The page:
Most youth sports require only a couple hours weekly for practice and competition, but swimming is an entirely different story.
Often training six days a week, occasionally twice a day, swimmers rack up far more training hours than competition hours. Swim meets happen on average once a month, so those few minutes of racing need to count, and they need to showcase the hard work put into practice.
The Campbell River Killer Whales are entering into their championship season after five long months of training. In preparation for championships, the athletes attended several smaller invitational meets in order to hone their race strategy and pinpoint their weaknesses to better work on them in practice.
In November, CRKW hosted their very own Winter Classic meet, inviting teams from all over the Island to attend. This was the first meet for many new young competitors, and the seasoned veterans got to set an example and lead them through the meet with enthusiasm. In early December, the team travelled to Victoria for the Christmas Cracker meet hosted by Pacific Coast Swimming. This meet is always a swimmer favourite; PCS goes out of their way to decorate Saanich Commonwealth Place like a winter wonderland, and the Grinch attends finals sessions in the afternoons to toss candy to the athletes.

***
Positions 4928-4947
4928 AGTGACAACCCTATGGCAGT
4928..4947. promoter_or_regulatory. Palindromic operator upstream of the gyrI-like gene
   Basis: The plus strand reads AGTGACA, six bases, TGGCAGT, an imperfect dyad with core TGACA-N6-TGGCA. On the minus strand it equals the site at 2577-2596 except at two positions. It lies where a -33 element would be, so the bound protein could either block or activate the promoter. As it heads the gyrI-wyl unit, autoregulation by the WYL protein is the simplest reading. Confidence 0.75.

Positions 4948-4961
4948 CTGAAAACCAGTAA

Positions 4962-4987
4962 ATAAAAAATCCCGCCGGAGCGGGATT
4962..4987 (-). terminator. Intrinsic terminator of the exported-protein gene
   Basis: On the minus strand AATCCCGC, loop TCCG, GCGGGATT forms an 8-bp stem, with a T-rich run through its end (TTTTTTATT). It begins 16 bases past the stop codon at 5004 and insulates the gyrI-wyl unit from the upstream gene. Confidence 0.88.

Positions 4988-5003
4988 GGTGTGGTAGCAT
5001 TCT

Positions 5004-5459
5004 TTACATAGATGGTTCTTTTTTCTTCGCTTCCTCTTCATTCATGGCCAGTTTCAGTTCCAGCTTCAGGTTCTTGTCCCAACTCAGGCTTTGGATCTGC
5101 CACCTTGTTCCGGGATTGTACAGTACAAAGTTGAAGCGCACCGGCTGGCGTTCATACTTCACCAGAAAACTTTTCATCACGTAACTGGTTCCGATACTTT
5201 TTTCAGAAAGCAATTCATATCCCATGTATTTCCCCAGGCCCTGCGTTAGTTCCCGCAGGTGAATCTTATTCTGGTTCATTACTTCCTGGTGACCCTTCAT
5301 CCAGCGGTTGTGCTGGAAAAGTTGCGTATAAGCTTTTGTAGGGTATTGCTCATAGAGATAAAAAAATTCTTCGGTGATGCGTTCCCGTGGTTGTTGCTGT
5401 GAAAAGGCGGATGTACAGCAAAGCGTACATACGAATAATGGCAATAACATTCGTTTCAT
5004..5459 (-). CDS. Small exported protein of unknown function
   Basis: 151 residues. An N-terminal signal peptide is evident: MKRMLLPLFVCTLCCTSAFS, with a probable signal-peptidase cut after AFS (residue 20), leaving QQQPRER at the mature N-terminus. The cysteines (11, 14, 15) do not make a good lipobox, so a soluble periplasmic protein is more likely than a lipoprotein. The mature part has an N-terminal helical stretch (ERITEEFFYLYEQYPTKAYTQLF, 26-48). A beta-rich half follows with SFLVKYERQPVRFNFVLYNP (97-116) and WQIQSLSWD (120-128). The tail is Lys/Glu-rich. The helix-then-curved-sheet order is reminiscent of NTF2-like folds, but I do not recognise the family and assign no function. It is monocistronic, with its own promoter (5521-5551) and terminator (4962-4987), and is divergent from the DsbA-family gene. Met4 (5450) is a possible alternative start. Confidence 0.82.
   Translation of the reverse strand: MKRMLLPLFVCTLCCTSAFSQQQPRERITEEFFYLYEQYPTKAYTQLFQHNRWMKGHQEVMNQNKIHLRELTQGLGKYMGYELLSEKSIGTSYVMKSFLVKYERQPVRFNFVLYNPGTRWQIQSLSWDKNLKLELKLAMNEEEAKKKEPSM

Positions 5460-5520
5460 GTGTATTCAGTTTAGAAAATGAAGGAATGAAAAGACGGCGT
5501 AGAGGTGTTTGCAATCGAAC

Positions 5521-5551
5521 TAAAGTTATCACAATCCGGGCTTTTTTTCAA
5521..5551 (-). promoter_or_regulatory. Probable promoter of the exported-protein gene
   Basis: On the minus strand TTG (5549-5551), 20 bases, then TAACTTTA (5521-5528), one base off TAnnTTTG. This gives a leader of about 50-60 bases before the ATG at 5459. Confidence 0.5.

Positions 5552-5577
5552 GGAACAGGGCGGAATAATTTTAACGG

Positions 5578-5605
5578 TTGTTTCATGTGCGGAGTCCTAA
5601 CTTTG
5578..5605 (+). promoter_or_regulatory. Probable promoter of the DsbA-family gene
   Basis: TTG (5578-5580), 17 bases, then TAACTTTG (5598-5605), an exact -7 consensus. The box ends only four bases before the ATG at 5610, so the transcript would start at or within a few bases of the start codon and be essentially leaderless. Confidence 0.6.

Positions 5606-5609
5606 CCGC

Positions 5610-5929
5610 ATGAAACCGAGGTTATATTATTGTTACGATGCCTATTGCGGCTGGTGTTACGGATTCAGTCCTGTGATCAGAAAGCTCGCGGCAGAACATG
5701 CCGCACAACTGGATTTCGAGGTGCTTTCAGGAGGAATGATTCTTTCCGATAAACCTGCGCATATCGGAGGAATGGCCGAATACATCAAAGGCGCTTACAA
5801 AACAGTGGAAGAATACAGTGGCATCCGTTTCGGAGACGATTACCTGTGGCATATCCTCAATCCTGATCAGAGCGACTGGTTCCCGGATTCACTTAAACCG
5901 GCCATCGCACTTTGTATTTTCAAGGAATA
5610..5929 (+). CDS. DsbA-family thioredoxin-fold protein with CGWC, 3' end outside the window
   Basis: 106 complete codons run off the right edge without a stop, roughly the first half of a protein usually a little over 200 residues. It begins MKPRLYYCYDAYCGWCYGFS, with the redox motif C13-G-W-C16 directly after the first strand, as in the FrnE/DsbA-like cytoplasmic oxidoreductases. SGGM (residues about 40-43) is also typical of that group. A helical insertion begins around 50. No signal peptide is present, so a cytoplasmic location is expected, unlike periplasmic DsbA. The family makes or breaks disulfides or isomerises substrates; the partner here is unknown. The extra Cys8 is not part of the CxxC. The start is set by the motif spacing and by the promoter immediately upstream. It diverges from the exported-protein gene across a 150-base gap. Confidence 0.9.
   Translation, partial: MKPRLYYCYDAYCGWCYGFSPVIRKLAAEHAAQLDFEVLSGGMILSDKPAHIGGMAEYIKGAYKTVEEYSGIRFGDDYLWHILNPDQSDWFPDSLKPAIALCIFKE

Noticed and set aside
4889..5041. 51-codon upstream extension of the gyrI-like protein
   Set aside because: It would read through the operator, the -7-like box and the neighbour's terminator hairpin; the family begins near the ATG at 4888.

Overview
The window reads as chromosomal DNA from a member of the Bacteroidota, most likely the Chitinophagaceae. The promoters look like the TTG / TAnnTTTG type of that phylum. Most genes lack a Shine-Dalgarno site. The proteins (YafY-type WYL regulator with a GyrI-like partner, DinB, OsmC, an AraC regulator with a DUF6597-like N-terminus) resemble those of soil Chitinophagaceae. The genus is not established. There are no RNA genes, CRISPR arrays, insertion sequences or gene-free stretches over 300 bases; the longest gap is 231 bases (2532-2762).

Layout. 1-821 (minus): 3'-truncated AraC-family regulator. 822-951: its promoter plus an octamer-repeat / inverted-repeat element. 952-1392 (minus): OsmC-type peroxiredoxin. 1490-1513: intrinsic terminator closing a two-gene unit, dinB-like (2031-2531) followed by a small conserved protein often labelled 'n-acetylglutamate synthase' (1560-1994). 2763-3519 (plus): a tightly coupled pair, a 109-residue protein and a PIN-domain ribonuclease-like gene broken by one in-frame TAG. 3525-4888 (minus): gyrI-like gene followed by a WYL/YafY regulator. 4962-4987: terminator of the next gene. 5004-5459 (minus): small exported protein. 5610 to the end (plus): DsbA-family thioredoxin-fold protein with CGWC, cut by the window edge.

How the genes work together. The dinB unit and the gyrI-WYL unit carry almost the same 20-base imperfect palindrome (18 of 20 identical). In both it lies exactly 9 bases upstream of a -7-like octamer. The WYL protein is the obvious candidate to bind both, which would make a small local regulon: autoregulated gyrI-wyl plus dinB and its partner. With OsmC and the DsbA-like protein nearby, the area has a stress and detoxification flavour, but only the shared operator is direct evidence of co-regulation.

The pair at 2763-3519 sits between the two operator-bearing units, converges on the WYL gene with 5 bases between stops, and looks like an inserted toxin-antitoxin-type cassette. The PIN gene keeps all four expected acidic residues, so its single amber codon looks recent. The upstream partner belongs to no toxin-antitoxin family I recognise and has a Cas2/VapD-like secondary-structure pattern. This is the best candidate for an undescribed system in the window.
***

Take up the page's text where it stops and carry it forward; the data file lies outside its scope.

Another fun meet leading into championships season is CRKW’s own Eliminator Challenge here in Campbell River. The club saw great success in the Eliminator event, which involved six swimmers racing a 50m freestyle and the meet referee “eliminating” the last to touch the wall before repeating the event again and again until only one swimmer remained, victorious.
Meets like these, which have an undeniable aspect of fun, are important to the development of well-rounded swimmers. If athletes get stuck in the constant “train-race-repeat” cycle, they are susceptible to burnout. It’s important to balance effort and performance with fun so that they don’t get bored or overly fatigued.
Two weeks ago at the Vancouver Island Regional Championships all the long hours of training, travel, and competition paid off. CRKW brought a team of 18 to Duncan to compete against the top Vancouver Island swimmers and came away with third place on the women’s side. The team also took home 40 medals, including 19 gold earned by Summer Wenger, Brooke Wenger, Kaya Lathangue, Martina Montana, Cianna Dunn, Kara Beauregard, and Emily Magowan. Their top 12 and under girls owned the podium in 200 freestyle, taking home all three medals in that event on top of winning gold in both the 200 freestyle relay and the 200 medley relay.
On the heels of that victory, CRKW is looking forward to a number of upcoming meets including a trip to Winnipeg for the Prairie Winter International meet in March.
Until the next meet, the Killer Whales will be training, as usual, at Strathcona Gardens.